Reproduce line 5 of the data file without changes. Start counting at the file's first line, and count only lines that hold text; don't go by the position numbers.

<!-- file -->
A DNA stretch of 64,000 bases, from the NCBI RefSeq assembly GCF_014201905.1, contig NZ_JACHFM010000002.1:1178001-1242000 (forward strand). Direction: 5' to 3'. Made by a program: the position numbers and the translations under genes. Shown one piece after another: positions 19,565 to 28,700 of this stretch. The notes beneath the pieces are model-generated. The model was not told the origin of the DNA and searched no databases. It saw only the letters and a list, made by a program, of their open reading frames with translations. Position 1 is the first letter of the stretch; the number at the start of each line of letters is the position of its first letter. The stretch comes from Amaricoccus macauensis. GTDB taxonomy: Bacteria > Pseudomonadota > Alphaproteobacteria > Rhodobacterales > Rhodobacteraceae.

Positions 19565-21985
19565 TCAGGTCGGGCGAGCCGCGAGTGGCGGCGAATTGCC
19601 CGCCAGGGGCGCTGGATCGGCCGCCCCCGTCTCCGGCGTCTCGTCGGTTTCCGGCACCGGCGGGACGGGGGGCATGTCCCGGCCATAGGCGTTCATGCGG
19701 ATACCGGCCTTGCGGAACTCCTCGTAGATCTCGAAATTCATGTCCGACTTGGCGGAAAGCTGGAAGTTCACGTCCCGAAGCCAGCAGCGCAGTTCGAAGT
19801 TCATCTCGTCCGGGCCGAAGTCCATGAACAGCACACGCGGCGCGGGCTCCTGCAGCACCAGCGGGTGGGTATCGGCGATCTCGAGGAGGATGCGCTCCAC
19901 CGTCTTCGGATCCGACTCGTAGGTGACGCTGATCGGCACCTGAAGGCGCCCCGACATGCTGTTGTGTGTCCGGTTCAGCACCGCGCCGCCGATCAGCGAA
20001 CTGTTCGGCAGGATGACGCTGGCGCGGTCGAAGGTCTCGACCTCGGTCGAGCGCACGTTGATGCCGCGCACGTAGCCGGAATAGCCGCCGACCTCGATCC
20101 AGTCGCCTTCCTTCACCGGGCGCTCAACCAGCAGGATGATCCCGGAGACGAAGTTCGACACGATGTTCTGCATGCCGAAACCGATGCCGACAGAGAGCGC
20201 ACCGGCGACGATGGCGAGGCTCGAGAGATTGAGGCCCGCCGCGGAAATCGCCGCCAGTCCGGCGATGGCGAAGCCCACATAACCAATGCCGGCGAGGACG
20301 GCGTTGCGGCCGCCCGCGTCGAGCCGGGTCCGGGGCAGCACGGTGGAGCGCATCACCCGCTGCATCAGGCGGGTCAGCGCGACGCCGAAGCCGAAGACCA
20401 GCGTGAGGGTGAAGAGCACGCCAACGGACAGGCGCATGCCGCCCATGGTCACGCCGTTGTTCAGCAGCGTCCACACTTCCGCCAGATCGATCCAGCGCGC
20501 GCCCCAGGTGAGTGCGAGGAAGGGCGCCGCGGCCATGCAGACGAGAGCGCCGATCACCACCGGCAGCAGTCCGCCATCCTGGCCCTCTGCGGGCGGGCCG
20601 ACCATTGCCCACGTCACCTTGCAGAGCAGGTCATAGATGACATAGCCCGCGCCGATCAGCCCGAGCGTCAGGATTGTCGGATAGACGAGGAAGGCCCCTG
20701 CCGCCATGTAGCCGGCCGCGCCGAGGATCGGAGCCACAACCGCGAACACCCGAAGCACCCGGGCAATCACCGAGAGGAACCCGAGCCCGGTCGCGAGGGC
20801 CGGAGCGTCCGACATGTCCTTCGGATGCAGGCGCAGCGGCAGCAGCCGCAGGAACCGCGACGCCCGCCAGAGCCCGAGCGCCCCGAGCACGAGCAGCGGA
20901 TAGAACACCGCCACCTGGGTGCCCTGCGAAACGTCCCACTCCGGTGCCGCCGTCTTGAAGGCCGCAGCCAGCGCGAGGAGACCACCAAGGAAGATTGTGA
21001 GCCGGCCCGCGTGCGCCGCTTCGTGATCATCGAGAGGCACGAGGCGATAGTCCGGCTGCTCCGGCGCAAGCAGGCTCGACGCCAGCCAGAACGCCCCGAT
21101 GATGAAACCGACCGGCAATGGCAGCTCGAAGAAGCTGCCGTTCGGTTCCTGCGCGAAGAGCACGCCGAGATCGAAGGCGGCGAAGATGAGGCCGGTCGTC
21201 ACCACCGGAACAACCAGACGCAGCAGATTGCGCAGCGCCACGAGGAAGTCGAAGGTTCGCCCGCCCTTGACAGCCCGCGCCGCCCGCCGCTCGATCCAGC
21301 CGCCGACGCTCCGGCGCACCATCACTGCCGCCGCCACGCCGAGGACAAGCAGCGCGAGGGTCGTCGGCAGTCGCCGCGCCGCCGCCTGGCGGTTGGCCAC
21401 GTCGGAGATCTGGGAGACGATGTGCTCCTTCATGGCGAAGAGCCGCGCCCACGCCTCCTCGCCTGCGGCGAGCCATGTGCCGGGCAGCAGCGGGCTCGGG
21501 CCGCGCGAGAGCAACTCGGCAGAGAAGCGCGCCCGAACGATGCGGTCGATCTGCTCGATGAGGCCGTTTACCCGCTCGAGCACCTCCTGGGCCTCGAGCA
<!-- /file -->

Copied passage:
19701 ATACCGGCCTTGCGGAACTCCTCGTAGATCTCGAAATTCATGTCCGACTTGGCGGAAAGCTGGAAGTTCACGTCCCGAAGCCAGCAGCGCAGTTCGAAGT